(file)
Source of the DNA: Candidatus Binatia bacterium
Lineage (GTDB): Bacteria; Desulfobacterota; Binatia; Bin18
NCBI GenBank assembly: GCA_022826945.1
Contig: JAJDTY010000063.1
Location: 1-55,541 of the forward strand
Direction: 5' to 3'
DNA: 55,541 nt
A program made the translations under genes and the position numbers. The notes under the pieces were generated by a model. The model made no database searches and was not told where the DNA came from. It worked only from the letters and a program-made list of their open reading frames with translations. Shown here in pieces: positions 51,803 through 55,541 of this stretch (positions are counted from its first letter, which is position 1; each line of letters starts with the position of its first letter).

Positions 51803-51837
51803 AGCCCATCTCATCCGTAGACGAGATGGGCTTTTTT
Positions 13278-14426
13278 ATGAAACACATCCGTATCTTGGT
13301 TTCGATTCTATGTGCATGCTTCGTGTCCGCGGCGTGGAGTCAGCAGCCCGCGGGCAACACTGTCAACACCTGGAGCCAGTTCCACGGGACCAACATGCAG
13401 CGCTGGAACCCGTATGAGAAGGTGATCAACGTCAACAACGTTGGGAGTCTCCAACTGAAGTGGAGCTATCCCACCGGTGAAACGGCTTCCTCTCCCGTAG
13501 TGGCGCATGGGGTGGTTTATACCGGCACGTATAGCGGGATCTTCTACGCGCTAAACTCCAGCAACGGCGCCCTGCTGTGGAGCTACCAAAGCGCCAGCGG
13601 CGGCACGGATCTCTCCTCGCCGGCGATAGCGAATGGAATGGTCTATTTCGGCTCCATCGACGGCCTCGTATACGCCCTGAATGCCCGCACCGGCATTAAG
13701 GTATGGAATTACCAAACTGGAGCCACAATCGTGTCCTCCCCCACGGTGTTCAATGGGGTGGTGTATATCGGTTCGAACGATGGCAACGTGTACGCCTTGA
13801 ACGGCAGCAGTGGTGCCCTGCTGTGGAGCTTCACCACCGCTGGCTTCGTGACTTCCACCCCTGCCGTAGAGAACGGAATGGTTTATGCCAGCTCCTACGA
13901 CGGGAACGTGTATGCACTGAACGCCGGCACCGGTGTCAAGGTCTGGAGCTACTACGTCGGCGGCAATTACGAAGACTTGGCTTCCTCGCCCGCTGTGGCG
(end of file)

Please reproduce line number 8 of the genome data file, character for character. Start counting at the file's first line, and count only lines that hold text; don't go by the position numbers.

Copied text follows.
A program made the translations under genes and the position numbers. The notes under the pieces were generated by a model. The model made no database searches and was not told where the DNA came from. It worked only from the letters and a program-made list of their open reading frames with translations. Shown here in pieces: positions 51,803 through 55,541 of this stretch (positions are counted from its first letter, which is position 1; each line of letters starts with the position of its first letter).